According to historical accounts, the lectern came from another professor at Pennsylvania College at Gettysburg and was chosen for the dedication of Gettysburg National Cemetery. It was intended to hold the notes of former Secretary of State Edward Everett, the event's main speaker. Everett spoke for two hours before Lincoln approached the lectern for his two-minute address.
Fellow professor Wert recognized the lectern's significance and added it to his Civil War collection. The items were passed down through his family and then sold to a friend. A Pennsylvania resident bought the collection when that friend died, said James Mundy, education director of the Union League's Heritage Center.
The items had been gathered by Wert, who was acting as a guide, taking troops to the battlefield.
"There's like 6,000 acres covered with thousands of bodies and horses, and Wert began picking pieces off the battlefield itself - what made it unusual was he wrote down what he found, where he found it, and possibly to whom it belonged," Mundy said. As time passed, Civil War veterans sent items of their own.
Mundy said the collection "is considered to be the best Gettysburg collection in the country."
Mundy, who knows the current owner, asked about bringing Wert pieces to display at the Union League during the 150th anniversary of the Civil War in 2013. Most items have since been returned, but the lectern remains - sitting inconspicuously in the second-floor hallway, a "members-only" space. Mundy said the lectern will be put on public display at the club before the pope arrives.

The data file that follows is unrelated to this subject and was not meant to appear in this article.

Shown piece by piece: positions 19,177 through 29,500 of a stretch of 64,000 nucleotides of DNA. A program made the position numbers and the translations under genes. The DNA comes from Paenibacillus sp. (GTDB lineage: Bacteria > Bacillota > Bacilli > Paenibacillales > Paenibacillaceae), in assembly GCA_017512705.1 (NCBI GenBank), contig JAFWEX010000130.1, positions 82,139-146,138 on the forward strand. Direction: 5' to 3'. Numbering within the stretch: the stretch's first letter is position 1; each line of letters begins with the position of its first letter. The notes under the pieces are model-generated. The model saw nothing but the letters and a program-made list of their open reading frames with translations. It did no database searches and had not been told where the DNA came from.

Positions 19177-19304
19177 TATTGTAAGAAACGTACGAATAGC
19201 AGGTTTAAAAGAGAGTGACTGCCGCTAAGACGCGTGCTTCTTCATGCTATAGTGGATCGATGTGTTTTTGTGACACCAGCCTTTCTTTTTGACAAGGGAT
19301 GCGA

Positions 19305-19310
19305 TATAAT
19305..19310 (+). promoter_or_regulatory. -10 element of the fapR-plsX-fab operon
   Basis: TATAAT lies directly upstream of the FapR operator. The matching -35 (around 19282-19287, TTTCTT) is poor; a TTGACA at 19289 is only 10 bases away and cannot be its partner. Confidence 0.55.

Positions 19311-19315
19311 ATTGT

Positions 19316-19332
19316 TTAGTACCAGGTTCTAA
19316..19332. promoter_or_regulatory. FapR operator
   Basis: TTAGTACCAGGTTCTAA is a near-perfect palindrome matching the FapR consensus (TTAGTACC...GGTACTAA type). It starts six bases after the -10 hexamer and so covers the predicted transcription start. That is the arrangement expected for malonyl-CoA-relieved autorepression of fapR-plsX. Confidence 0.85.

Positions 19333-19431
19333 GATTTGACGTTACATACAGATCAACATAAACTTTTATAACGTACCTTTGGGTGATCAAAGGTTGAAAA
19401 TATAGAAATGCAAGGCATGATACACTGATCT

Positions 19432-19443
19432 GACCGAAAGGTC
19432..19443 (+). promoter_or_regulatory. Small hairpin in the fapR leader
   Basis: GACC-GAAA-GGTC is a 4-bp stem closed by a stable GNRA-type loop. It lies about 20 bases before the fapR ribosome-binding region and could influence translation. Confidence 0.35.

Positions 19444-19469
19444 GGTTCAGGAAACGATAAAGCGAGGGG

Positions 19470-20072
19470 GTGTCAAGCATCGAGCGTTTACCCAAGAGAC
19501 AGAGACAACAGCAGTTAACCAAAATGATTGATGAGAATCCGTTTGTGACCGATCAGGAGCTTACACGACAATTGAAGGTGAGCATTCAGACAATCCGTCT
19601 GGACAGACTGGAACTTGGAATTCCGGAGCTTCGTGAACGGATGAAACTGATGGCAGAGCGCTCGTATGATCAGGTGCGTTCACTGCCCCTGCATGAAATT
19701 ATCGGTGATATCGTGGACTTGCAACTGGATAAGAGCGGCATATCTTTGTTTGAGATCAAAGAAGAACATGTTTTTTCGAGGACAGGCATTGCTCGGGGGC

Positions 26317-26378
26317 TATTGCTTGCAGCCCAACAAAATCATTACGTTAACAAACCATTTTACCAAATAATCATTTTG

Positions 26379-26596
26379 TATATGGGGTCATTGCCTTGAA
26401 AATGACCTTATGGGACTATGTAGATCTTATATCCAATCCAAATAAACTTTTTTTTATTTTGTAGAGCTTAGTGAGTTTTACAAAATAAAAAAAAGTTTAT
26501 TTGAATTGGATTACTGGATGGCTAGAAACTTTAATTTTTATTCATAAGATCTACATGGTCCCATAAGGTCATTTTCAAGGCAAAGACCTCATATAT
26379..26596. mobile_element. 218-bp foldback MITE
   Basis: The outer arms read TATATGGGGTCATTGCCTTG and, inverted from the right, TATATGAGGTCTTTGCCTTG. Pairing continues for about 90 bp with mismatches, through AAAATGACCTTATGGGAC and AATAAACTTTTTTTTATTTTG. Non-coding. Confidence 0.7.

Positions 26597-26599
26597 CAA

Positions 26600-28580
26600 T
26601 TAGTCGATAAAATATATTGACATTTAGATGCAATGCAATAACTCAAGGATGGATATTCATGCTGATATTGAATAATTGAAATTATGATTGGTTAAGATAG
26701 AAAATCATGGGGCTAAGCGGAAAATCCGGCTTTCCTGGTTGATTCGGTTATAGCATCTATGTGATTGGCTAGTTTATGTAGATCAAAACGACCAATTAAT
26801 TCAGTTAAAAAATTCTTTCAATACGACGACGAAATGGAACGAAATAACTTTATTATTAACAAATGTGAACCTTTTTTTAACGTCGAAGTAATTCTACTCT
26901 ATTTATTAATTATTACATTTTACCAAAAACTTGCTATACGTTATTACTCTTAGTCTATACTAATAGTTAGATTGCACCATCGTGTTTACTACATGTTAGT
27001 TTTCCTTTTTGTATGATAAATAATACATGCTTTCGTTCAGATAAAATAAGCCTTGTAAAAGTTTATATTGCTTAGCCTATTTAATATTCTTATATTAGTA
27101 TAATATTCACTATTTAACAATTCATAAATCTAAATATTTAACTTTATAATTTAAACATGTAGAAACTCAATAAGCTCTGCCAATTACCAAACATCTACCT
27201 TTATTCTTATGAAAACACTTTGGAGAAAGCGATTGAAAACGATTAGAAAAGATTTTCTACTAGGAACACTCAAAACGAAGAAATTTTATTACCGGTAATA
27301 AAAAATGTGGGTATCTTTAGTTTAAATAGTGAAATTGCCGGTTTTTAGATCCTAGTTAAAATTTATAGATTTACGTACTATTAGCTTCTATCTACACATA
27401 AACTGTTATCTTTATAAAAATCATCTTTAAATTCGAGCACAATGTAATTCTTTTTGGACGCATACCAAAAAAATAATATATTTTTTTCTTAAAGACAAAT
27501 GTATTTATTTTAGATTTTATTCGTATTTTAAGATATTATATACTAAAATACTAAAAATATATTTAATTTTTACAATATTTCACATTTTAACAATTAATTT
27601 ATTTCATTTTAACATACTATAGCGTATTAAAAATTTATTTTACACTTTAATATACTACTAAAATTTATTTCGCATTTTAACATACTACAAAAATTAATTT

"The beauty of the lectern is, it's extremely simple. I think that ties into who Pope Francis is," said Bob Ciarruffoli, president of the World Meeting of Families 2015 and a member of the Union League who said he walks by it almost every day.
"His desire to speak on key issues of immigration and religious freedom - it's no different than Abraham Lincoln addressing the most important issue of his time almost 150 years ago," Ciarruffoli said.
Lincoln famously said he belonged to no religion, but Mundy said he thinks the nation's 16th president would be pleased to share with the pope.